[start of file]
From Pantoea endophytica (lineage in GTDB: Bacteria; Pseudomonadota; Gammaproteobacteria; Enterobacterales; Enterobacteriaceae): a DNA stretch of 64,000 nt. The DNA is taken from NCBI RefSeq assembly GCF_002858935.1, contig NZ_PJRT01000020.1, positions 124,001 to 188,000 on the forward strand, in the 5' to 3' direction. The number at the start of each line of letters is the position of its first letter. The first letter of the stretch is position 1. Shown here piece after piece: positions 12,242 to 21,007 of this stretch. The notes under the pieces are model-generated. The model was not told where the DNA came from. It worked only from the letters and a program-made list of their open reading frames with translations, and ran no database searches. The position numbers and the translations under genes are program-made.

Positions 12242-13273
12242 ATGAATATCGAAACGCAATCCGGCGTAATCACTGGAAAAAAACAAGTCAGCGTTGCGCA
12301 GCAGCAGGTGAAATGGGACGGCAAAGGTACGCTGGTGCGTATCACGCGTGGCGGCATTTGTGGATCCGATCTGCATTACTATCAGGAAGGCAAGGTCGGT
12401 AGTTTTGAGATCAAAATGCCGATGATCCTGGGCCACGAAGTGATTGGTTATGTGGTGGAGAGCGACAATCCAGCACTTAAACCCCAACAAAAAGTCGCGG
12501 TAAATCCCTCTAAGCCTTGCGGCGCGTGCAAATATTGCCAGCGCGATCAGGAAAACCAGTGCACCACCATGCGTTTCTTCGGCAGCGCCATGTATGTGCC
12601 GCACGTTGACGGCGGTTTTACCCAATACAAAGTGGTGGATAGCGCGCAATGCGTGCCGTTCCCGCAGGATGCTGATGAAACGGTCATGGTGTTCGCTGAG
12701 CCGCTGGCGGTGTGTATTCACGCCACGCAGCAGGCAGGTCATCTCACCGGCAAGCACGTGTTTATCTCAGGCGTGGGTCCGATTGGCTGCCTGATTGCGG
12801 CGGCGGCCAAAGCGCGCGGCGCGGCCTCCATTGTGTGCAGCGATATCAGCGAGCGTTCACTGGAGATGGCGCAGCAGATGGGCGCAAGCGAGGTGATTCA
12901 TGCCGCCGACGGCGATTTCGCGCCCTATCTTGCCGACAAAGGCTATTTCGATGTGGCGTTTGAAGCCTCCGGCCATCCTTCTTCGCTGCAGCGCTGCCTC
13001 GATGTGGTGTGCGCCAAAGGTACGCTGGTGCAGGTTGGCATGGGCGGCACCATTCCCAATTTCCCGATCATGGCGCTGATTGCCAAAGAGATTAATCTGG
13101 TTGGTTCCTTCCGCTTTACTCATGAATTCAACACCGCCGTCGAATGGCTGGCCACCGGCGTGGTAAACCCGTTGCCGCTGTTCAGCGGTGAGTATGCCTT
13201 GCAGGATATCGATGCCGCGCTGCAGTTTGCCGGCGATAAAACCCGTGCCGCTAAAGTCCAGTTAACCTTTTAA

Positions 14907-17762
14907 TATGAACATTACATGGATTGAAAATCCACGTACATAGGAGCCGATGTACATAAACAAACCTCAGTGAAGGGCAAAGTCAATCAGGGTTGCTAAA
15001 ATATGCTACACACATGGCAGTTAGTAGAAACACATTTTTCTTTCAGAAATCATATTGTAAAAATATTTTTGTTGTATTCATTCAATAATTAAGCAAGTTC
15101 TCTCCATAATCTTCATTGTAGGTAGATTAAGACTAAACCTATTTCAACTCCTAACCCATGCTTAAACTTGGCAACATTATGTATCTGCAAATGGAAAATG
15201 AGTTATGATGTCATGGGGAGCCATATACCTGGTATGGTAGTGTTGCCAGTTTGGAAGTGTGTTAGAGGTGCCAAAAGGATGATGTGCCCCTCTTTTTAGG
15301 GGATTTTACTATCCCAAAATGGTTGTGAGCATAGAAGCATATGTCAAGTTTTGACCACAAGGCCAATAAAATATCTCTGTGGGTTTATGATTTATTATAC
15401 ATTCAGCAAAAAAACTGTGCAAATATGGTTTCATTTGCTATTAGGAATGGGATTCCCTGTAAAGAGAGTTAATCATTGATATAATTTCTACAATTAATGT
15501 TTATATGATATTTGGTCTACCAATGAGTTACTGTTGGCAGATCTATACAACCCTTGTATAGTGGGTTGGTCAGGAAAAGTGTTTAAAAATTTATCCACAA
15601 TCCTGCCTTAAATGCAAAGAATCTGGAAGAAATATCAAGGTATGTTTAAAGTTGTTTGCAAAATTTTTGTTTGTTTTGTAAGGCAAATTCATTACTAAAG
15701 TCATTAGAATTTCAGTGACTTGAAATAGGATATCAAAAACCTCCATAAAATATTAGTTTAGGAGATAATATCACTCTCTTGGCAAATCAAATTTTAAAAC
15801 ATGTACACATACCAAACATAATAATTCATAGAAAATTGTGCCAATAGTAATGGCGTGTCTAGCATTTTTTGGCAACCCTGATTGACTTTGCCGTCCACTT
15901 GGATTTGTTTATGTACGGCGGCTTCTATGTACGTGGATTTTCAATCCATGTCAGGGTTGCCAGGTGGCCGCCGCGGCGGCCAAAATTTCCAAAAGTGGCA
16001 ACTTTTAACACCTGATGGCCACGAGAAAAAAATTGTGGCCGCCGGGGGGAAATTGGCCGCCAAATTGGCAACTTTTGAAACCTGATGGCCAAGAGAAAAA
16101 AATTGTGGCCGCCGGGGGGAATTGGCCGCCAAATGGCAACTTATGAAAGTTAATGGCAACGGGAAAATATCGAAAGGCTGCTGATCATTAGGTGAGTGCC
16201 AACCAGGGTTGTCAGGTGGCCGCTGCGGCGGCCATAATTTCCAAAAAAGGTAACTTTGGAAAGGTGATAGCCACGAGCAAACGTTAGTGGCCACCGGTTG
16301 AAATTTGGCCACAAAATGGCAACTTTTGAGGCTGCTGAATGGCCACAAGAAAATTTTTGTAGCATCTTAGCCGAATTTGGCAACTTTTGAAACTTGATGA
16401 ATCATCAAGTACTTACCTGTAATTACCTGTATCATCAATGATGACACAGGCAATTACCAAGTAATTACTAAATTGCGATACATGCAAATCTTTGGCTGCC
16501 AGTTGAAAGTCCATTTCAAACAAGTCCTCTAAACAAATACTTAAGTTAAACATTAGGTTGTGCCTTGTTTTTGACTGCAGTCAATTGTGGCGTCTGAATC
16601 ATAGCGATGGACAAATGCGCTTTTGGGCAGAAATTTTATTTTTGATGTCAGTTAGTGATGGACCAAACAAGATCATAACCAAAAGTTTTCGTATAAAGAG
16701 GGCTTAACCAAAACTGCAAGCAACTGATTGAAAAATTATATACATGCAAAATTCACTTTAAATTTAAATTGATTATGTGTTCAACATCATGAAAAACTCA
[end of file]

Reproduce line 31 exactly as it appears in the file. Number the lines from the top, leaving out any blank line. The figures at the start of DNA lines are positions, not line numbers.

16501 AGTTGAAAGTCCATTTCAAACAAGTCCTCTAAACAAATACTTAAGTTAAACATTAGGTTGTGCCTTGTTTTTGACTGCAGTCAATTGTGGCGTCTGAATC